What if a tragedy occurred and you only had yourself to blame? How do you move on from the past?
Alex Foster lives a quiet life, avoiding the home she hasn’t visited in eight years. Then her sister Jaime calls. Their mother is sick, and Alex must return. Suddenly she’s plunged back into the past she’s been trying to escape.
Returning to her hometown, memories of the tragic accident that has haunted her and her family are impossible to ignore. Alex still blames herself for what happened to her brother and it’s soon clear that her father holds her responsible too. As Alex struggles to cope, can she ever escape the ghosts of the past?
The Books that Inspire me by Anouska Knight
After writing my first book Since You’ve Been Gone my editor suggested I read Me Before You by Jojo Moyes. She thought our styles shared something, I later learned that this was a pretty generous compliment! So I read Jojo’s book and was extremely glad I did. As soon as I’d finished, I knew for sure that writing about ordinary people dealing with extraordinary issues was something I wanted to explore.
Letting You Go in many ways is a story about the damage a family can unintentionally do to itself, the ripple effect of a single mistake or misjudgement, and one woman’s struggle in particular to set down her emotional baggage for the sake of a healthier soul.
Aside from writing them, I think I mostly enjoy books that explore the relationships us human beings have with one another. I know it’s ridiculous at 35 to think the way I think, but I’m quite childish in my perspective of the world. I believe in right and wrong, good and bad. I like things to be fair! Jodi Picoult’s My Sister’s Keeper was a book that slammed home the fact that life simply is not fair, and crap things happen to decent people. My Sister’s Keeper was particularly poignant for me because I read it around the time my own beautiful sister was first diagnosed with cancer. At 28, she’s currently slugging out her second fight with it. See? Crap things, decent people.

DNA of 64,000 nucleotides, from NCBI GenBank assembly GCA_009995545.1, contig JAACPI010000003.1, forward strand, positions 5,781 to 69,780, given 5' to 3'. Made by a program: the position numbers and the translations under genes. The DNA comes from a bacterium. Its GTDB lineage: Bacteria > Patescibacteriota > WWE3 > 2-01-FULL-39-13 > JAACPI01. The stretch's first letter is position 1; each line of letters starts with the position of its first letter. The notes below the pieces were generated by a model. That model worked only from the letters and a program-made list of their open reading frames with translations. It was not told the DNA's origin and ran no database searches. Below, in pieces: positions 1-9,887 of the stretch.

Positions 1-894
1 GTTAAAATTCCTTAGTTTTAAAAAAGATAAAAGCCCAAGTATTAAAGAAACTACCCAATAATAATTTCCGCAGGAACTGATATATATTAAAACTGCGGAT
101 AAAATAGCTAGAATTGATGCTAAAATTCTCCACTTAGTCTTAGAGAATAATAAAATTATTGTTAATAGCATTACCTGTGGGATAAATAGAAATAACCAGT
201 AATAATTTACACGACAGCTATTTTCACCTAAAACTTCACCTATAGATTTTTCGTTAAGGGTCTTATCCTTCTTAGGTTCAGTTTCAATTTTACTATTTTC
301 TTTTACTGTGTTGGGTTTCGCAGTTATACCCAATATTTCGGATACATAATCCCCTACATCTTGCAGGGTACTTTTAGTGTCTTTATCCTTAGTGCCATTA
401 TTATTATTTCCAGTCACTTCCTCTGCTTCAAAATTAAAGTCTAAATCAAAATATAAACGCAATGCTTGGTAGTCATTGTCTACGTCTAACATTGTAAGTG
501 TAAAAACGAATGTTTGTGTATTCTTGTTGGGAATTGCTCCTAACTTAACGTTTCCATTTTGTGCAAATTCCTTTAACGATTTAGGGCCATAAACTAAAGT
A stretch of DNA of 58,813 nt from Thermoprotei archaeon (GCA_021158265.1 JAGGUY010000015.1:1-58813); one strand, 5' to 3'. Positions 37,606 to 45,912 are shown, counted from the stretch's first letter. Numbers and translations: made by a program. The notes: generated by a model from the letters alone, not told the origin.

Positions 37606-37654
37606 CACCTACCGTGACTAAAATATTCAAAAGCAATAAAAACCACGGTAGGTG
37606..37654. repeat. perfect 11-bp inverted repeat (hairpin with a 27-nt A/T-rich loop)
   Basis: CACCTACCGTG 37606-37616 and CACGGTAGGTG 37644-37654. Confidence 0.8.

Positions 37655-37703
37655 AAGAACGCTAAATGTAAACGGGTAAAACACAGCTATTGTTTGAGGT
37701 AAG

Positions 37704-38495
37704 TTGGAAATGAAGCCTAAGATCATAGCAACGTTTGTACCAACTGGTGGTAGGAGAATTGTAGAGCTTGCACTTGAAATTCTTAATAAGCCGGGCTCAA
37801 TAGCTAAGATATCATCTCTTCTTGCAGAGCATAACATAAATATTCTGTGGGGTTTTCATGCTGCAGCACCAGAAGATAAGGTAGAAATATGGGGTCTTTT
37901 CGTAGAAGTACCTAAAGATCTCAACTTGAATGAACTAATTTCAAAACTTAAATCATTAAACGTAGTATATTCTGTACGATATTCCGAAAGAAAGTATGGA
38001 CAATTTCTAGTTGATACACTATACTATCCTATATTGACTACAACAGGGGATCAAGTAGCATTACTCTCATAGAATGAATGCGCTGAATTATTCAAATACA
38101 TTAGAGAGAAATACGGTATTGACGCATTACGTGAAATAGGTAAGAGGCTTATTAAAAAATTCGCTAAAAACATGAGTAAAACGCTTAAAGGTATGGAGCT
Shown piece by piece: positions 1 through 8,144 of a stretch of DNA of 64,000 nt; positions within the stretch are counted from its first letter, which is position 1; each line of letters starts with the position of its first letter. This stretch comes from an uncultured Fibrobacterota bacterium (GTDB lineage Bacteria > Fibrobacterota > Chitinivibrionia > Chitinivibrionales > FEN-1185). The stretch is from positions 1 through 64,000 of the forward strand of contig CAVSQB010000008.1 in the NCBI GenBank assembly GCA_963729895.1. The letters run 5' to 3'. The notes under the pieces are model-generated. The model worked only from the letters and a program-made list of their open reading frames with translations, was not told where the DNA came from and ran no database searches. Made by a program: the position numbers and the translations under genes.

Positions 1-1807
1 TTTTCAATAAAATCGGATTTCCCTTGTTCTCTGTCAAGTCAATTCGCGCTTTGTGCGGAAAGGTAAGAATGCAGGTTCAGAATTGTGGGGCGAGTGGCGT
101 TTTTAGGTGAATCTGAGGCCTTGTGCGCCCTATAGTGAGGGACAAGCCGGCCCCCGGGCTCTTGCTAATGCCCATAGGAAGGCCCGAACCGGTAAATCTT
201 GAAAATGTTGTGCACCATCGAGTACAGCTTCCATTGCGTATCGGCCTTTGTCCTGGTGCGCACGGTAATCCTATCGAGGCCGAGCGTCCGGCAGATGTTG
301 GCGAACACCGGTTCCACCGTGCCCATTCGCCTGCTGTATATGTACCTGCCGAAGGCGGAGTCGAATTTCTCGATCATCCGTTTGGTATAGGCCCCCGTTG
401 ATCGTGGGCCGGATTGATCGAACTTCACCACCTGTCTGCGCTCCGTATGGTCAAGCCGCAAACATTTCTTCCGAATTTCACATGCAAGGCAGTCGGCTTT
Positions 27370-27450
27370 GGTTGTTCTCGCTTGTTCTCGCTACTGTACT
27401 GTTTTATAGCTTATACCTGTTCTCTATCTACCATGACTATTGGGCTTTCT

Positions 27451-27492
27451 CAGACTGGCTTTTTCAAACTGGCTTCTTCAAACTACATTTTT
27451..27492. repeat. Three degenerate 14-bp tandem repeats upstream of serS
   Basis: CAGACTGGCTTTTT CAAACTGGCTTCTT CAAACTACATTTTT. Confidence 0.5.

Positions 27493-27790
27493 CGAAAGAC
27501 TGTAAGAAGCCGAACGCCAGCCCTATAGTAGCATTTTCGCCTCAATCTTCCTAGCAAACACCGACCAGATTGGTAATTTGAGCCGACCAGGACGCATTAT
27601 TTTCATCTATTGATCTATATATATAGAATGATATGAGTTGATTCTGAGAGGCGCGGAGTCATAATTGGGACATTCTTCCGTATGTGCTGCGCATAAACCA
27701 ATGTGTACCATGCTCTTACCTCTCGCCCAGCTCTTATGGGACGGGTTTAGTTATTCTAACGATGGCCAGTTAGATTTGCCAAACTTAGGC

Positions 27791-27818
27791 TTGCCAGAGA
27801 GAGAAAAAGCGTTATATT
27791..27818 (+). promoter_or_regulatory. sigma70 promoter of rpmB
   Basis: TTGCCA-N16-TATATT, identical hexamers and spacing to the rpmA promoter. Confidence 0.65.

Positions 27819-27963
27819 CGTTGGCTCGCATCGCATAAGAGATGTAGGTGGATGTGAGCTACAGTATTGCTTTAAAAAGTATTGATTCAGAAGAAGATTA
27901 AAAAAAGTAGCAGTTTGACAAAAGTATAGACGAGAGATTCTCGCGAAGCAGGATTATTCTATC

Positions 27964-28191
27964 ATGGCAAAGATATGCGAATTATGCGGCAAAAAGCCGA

Maybe it’s because of this that I like my children to read more uplifting material. I can’t explain it, it sounds weird I know. But I can’t read Oh, the places you’ll go! by Dr Seuss to my sons without a lump in my throat. I feel the same way each time Ebenezer Scrooge rises a better man. (I should mention here that I cried like a baby when the kids made me watch The Iron Giant. ‘Superman.’ Yep, that bit. Blub!)
I do also love books about retribution though. I suppose this comes from my desire to see bad people get their comeuppance. I love, love, love Laurell K Hamilton. The bad guys in her Anita Blake series don’t just get punished, they get annihilated. Usually by the pint-sized heroine. I love that, the wicked suffering for their crimes. It makes me feel good. That’s not weird, right? Maybe we should move on...
There are also the stories involving love. Love is a massive part of my life I’m lucky to say and I think Liane Moriarty is one of my favourite authors at the moment because she weaves so subtly into her books the different guises in which love can present itself while deftly tackling hard-hitting issues. She’s observational, smart and bloody funny too. When I grow up, I’d like to be just like Liane Moriarty.
Thank you for having me ;)
Letting You Go by Anouska Knight is published on Thursday 10th September (Mira, £7.99)